The Central London property market could see a surge in activity when the uncertainty surrounding Brexit eases, according to London Central Portfolio (LCP).
Naomi Heaton, chief executive of the property investment firm, says there is a palpable level of interest in the Central London market from investors who recognise that price discounts are probably at their greatest and sterling at its weakest.
“This makes it a good time in the market cycle to invest,” she says. “Whilst Brexit uncertainty is still holding many back, as soon as there is a clear direction of travel, there is likely to be a significant surge of activity.
“With domestic buyers, it can be a more difficult decision emotionally if the value of their property has fallen, even though the economics of trading up will be in their favour. Overlaid on this is the general concern about their future, in an extremely uncertain environment and if the economy starts to flag, it is likely that the domestic market will stagnate and prices will weaken.”
July data from LCP reveals a slightly more encouraging picture for Prime Central London, with annual prices increasing by 1.5 per cent to £1.9 million. However, annual transactions to July stand at 3,242, down to just 62 sales per week. This is fewer than the lowest point in the Global Financial Crisis.
There are indications that the fall in transactions is bottoming out. With a drop of just 5 per cent over the year, this is the lowest fall since 2014. This was buoyed by a surge in sales over the last quarter, reflecting the flurry of activity prior to the original Brexit deadline of 29 March.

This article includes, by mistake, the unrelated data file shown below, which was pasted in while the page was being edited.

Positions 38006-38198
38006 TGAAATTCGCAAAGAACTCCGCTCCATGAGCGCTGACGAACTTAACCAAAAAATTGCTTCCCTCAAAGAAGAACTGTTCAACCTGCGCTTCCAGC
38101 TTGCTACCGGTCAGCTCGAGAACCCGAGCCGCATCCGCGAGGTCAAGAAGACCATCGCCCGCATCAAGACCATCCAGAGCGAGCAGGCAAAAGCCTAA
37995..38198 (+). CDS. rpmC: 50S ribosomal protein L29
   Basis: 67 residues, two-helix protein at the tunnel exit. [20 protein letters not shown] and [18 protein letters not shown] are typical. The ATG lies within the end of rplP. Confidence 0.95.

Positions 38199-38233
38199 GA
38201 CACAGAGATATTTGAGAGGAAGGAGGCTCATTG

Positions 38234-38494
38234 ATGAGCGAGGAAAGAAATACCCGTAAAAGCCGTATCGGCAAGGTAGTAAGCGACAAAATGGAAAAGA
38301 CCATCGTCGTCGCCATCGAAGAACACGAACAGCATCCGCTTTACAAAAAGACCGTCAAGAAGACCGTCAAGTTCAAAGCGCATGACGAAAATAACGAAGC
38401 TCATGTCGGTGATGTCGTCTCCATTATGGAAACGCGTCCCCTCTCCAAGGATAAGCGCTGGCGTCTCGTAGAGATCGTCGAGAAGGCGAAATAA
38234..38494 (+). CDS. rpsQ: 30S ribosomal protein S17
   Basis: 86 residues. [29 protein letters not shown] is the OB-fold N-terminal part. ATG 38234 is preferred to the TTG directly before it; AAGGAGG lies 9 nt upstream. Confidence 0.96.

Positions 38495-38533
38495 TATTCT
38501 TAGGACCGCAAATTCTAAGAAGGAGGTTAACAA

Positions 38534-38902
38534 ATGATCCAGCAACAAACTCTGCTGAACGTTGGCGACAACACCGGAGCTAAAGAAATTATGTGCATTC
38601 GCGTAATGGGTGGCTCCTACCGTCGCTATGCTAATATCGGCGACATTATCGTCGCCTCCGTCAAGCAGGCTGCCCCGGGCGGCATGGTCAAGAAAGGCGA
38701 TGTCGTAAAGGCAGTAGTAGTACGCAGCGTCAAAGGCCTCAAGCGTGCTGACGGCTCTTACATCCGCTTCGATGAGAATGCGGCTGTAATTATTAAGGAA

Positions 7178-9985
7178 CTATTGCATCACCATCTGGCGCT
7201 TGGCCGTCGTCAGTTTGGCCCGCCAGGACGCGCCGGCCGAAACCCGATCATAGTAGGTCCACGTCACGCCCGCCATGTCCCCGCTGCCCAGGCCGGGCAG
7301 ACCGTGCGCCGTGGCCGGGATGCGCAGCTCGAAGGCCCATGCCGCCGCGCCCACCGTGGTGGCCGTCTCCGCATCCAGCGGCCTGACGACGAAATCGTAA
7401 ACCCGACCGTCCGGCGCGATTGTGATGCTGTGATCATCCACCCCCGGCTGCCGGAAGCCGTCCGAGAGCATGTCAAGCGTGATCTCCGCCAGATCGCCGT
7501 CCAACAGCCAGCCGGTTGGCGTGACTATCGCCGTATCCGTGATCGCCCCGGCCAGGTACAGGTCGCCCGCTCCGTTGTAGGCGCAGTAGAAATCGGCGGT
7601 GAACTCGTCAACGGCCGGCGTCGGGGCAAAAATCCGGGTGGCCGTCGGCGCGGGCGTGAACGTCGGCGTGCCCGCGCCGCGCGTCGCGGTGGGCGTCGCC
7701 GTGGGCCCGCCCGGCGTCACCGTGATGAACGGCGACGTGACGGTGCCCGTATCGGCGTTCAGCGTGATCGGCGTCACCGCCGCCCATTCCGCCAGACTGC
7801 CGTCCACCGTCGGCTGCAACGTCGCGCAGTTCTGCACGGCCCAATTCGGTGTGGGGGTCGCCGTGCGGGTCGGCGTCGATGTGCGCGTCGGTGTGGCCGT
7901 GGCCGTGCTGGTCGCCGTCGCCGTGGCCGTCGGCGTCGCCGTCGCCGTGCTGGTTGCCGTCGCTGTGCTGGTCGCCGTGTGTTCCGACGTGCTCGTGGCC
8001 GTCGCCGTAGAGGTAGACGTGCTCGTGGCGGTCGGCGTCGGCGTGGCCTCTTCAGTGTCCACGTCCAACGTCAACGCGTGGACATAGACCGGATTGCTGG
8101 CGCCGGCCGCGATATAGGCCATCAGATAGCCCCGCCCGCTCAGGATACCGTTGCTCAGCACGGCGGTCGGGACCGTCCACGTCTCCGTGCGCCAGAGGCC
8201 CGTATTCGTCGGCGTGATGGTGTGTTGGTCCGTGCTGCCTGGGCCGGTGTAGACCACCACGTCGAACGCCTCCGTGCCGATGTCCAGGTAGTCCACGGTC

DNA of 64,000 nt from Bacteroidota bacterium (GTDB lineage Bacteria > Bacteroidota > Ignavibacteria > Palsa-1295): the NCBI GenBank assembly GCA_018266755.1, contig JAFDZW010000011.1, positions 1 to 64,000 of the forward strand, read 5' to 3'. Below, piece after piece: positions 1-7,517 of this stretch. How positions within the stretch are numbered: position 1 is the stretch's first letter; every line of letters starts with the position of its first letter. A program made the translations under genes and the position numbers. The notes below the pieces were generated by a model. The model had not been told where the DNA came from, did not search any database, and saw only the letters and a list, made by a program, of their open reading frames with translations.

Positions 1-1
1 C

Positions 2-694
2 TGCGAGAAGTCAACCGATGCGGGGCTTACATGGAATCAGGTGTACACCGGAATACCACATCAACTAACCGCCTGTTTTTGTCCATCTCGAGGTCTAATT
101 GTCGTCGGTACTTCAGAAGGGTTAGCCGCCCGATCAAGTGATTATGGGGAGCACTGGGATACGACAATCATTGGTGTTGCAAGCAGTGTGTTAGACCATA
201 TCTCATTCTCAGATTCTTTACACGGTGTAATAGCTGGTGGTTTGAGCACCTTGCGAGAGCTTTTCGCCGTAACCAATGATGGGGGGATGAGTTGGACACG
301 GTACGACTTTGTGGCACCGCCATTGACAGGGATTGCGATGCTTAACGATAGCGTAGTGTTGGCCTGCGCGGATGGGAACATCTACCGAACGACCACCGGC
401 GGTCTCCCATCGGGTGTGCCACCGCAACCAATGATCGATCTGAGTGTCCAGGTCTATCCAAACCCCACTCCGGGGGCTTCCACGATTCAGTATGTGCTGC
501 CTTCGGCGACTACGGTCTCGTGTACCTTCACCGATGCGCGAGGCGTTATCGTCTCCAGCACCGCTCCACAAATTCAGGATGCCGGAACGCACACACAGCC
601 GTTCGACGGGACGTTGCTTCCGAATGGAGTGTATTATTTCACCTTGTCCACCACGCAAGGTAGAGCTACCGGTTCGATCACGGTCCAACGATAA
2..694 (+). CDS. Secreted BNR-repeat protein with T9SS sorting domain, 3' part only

Annual prices in Greater London are up by 1.9 per cent, outperforming 2018, but in England and Wales (excluding Greater London) annual price growth remains static at 0.8 per cent – the weakest performance since 2011. Heaton says the impetus for price growth varies across the country.
“In Prime Central London, the impact of taxes over the last few years and Brexit uncertainty have probably taken their toll and price discounts are likely to be at their lowest point,” she explains. “This sets the scene to push up prices and the increase in buying activity seen over the last few months has changed the market dynamic.
“An increase in activity normally presages price growth, however, with the Brexit situation reaching fever pitch, it is possible that investors will pull back to see what the fall out is and whether sterling will weaken further. On the domestic front, it may be as simple as buyers and sellers no longer having the patience to sit out the Brexit negotiations and wanting to get on with their lives. However, a significant economic fallout from Brexit could well dampen this market again.”
The data also reveals new build transactions in Greater London are plummeting, with an annual fall of 20.1 per cent to 11,591. In Prime Central London, too, annual new build transactions stand at just 417 – a fall of 52 per cent from two years ago. More positively, annual new build sales in England and Wales have increased by 5.7 per cent, reaching 98,922 and maintaining record heights.
Heaton says new build developments, which proliferated following the recovery from the Global Financial Crisis, have hit a brick wall of stamp duty hikes, with the top rate rising from 5 per cent to 12 per cent and an additional rate of 3 per cent for second homes.
“Often targeted to foreign investors, this pulled the rug out from under the new build market,” says Heaton. “In addition, these properties are currently trading at a premium of over 17 per cent compared with existing stock, which can create a barrier to the domestic market (unless they are benefitting from the help to buy scheme, which requires new build purchases).”
Overall, Heaton suggests there will be a recovery in the Prime Central London property market after Brexit because it is one of the most globally desirable destinations with very limited stock. “All previous market cycles suggest that there will be a recovery and it probably will be speedy, with increased prices and transactions,” she adds.
In the rest of the country, the fallout from Brexit will dictate the speed of recovery. “History suggests that any pick up will be slower. Indeed, average prices have only recently recovered in real terms from the global financial crisis in 2009 and now there may be another dampener on the horizon,” Heaton says.
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